In Gato Roboto, by Doinksoft, you play as a cat named Kiki who uses her robot suit to explore a black-and-white world full of surprises. I had a chance to check out the latest demo at PAX South and had a blast doing so.
You start off Gato Roboto crashing your spaceship on a remote planet — all thanks to Kiki the cat’s inability to avoid touching control panels. Gary, your commander and guide in the game, then uses your radio collar to contact you and give you advice during your adventure. Your first task: find the Battle Armor, tucked away below the surface. Once you come upon the Battle Armor and don the suit, the previously empty rooms are now raucous with the sounds of alarms from security robots that are looking to stop you from escaping. After defeating all the enemies and stopping the lockdown, you are free to proceed back to where your ship landed and see if you can’t figure out what’s going on.
With your mech suit equipped, you are forced to retread the boxy rooms you explored earlier, but they are now somehow bustling with life. There are plenty of different dangerous animals such as frogs and bees that are looking to stop you from exploring these labyrinth-like corridors, but you now have a cannon attached to your arm that will quickly put them in their place.
In order to access areas that your suit can’t quite fit into, you can hop out of the suit at any time and just play as Kiki, which gives you some additional abilities like climbing on walls. Also hidden around the different areas are health upgrades, and with each one you find you’ll power your suit up one additional bar of damage that you can take. You’re going to need all the help you can get — as the demo also features a boss fight against a villainous mouse also wearing a robot suit.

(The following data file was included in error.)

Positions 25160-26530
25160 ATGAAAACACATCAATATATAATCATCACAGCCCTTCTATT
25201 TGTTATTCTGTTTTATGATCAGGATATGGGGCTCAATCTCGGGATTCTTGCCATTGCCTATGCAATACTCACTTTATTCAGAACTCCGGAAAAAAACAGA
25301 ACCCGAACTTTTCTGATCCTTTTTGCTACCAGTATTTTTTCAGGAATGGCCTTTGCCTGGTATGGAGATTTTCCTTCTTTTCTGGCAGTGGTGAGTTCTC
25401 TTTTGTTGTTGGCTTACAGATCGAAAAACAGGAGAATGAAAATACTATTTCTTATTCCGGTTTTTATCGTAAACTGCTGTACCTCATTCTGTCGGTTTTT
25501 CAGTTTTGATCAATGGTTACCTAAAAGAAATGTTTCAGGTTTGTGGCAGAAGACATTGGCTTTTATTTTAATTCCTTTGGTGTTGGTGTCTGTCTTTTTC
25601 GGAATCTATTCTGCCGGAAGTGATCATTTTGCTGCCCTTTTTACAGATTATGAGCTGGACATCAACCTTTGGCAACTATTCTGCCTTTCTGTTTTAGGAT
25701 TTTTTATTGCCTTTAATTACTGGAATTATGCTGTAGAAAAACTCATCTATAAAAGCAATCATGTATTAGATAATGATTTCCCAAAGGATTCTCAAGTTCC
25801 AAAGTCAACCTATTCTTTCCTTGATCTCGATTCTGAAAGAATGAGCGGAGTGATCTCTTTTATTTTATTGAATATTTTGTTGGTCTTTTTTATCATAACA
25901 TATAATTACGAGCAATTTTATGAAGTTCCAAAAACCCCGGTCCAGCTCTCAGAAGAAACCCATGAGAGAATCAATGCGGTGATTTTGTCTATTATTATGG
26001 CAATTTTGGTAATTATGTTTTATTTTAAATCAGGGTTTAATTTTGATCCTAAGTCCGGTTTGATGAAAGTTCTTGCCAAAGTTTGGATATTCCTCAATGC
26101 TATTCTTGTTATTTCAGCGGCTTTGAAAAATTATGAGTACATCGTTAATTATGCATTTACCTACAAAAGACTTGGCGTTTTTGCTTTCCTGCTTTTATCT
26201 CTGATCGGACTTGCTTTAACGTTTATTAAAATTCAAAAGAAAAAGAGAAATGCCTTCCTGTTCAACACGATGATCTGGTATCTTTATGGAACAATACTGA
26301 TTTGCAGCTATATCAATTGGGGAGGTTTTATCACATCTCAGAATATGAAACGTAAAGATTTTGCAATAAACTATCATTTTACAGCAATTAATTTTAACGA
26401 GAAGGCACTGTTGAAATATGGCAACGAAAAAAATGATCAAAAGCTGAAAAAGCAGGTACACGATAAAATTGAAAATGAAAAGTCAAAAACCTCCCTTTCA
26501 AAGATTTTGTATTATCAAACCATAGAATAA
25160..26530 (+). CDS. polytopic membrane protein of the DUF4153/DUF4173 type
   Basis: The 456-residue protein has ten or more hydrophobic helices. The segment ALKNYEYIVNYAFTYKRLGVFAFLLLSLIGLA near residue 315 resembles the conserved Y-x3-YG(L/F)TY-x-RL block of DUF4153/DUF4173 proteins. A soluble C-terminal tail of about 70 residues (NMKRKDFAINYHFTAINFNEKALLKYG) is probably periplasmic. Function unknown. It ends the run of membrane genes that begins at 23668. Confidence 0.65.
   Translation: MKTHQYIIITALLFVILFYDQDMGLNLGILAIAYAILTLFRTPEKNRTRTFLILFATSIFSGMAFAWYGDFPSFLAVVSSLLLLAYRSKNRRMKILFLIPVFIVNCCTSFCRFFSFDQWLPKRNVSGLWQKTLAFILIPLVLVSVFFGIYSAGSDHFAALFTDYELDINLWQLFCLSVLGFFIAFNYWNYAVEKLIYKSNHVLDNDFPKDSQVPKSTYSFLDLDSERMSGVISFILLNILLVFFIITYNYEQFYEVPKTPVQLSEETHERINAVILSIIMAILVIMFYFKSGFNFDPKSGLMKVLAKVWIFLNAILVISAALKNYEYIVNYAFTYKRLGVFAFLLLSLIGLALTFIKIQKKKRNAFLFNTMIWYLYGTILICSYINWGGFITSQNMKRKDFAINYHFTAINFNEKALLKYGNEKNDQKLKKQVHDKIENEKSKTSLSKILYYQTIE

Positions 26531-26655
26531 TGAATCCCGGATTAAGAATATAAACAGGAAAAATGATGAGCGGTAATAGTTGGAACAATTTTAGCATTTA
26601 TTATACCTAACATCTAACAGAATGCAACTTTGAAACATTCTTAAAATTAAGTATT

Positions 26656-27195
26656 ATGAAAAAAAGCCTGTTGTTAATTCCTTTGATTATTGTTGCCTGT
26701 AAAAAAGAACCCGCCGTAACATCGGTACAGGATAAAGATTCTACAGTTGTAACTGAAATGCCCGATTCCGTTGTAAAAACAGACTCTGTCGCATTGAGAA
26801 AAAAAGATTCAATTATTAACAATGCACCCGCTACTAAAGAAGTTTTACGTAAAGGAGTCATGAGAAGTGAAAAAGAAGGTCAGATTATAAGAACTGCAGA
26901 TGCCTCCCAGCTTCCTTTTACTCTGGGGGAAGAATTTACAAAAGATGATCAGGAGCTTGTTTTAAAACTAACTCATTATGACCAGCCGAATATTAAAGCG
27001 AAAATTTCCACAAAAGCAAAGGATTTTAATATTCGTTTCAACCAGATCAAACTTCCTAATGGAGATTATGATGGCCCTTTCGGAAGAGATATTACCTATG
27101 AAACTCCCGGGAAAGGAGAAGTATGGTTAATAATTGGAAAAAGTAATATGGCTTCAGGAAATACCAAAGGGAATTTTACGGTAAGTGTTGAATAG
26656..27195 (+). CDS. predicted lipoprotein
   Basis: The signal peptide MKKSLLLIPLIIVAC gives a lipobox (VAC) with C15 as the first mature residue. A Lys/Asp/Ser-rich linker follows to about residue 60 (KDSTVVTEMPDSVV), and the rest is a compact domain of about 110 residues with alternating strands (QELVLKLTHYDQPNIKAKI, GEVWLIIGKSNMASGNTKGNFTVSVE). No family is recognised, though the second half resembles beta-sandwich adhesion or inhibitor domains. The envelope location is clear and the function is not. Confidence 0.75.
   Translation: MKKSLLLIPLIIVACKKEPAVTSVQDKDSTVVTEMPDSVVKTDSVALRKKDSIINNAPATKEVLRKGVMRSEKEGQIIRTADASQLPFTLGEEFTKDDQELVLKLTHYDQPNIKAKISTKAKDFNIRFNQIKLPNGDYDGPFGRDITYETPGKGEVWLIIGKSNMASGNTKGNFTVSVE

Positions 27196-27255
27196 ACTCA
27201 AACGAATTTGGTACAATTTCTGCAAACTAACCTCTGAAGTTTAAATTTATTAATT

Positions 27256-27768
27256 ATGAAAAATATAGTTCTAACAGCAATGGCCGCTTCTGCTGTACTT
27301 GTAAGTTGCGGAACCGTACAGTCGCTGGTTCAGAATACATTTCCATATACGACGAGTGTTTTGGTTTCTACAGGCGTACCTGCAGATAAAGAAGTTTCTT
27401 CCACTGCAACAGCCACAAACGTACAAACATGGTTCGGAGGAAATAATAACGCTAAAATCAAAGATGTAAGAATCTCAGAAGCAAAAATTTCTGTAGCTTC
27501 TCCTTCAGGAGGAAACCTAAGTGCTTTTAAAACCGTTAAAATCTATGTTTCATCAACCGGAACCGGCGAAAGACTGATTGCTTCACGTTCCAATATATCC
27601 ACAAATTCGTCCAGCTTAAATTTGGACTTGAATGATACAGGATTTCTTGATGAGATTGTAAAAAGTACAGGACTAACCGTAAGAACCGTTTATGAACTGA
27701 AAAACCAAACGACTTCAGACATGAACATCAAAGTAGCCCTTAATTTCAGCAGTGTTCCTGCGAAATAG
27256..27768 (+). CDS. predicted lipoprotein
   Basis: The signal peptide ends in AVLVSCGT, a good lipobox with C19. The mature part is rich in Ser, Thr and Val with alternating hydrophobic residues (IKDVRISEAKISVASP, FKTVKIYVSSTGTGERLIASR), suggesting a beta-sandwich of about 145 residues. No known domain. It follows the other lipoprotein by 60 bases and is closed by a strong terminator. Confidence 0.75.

During my playthrough I gained a couple of upgrades: the rocket module and the spin jump module. The rocket module allows you to blow up some solid walls that you couldn’t damage before — which gives you access to new areas, and also allows you to add additional height to your jump by using the rocket’s propulsion to launch yourself off in various directions. Spin jump simply lets you double-jump and can also be used to attack enemies. I’m sure there are plenty more to be found in the final game, but these two upgrades alone give you lots of variables to play around with during play.
My first Metroid game was actually the Game Boy game Metroid II: Return of Samus, so you could easily understand why the feel of Gato Roboto appeals so much to me. Black and white graphics paired with classic chiptunes sounds really feel like you’re playing the perfect homage to the games of yesteryear. The game’s dialogue is funny, the controls feel tight and the gameplay is well-executed. I can’t wait to see what other troubles Kiki gets herself into — and hopefully out of — when the game releases for Nintendo Switch and PC later this year.
Check out Doinksoft on Twitter for updates about the game as they come in.